O'Leary Michael (2001). Â« The Effects of Age-based and Grade-based Sampling on the Relative Standing of Countries in International Comparative Studies of Student Achievement Â». British Educational Research Journal, vol. 27, nÂ° 2, p. 187–200. ISSN 0141-1926. En ligne : <http://www.informaworld ... .1080/01411920120037135>.
Added by: Marie Gaussel (21 Jun 2010 11:18:38 Europe/Paris)
|Resource type: Journal Article
ID no. (ISBN etc.): 0141-1926
BibTeX citation key: OLeary2001
Keywords: Ă©valuation, rapport d'Ă©valuation, TIMSS
Collection: British Educational Research Journal
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|URLs http://www.informa ... /01411920120037135|
The investigation reported in this article was prompted by discrepancies between the published outcomes from two international tests of science achievement: the Second International Assessment of Educational Progress (IAEP2) administered in 1991 and the Third International Mathematics and Science Study (TIMSS) administered in 1995. One finding was that while average science achievement for Irish 13 year-olds was reported to be at the low end of the distribution for the 20 participating countries in IAEP2, it was around the middle of the distribution for the 40 or so countries that participated in TIMSS in the early grades of secondary schooling. Initial comparisons suggested that there were also inconsistencies in outcomes for some of the 11 other countries that participated in both surveys, e.g. France, Portugal, and Switzerland. Analyses described in the article reveal that when sampling/population definition differences between the two surveys are accounted for, science achievement in Ireland was not at the low level suggested by initial interpretations of the IAEP2 data but was closer to the levels reported in TIMSS. While the sampling issue did not fully account for discrepancies with respect to the IAEP2/TIMSS outcomes for some countries, it is argued that the findings outlined in this article have a number of implications for policy-makers using data from future international comparative studies of student achievement.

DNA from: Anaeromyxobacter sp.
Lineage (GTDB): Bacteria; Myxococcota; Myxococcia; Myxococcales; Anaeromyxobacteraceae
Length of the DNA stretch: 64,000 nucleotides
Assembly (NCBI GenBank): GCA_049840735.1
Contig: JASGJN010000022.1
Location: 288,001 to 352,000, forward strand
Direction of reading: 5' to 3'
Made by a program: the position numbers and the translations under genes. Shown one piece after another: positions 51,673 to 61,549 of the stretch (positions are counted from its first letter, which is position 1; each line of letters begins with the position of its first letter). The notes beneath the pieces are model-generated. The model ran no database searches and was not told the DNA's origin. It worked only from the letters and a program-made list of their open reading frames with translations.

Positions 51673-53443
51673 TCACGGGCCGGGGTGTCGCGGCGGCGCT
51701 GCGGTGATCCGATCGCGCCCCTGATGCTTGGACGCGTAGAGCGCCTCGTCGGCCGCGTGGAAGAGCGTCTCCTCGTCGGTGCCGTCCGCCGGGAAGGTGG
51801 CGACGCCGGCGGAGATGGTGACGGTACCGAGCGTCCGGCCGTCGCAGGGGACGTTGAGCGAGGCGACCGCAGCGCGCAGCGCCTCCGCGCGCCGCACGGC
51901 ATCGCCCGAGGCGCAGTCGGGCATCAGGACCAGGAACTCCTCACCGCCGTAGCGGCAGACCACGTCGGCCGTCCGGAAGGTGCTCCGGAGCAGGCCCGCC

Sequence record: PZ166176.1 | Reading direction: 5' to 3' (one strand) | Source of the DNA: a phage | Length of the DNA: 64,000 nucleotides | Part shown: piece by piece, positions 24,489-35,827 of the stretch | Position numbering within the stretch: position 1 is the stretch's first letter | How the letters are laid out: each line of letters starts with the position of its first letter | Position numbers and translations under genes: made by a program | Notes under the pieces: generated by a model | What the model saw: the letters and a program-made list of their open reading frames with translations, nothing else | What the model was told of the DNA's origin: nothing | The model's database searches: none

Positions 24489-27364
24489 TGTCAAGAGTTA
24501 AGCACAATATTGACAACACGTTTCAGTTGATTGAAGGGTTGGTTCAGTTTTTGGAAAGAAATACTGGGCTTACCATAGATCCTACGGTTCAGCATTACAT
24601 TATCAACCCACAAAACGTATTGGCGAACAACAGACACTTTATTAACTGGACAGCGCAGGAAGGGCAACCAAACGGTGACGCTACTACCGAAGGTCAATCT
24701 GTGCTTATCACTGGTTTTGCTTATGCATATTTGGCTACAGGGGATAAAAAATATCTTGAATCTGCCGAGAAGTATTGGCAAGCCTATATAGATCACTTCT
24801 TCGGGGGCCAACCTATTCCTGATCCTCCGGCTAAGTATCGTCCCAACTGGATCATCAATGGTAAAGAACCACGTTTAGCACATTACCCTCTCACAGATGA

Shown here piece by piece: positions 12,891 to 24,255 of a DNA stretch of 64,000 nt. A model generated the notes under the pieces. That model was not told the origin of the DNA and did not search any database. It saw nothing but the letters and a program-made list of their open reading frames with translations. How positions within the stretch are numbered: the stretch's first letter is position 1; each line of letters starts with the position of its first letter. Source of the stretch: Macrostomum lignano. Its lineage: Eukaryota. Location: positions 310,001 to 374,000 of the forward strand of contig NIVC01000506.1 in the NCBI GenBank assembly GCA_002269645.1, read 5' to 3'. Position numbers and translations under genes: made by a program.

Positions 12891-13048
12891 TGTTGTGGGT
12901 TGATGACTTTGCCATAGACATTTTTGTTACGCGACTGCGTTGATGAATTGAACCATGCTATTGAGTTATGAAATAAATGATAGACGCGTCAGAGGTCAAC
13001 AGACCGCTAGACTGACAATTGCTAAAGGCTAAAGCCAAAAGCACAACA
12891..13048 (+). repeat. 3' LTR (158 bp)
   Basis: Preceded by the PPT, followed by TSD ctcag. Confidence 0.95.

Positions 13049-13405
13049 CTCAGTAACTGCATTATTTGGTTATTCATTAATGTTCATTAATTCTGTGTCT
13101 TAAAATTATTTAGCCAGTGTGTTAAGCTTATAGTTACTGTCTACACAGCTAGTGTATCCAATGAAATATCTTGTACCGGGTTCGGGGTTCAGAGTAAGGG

Added by: Marie Gaussel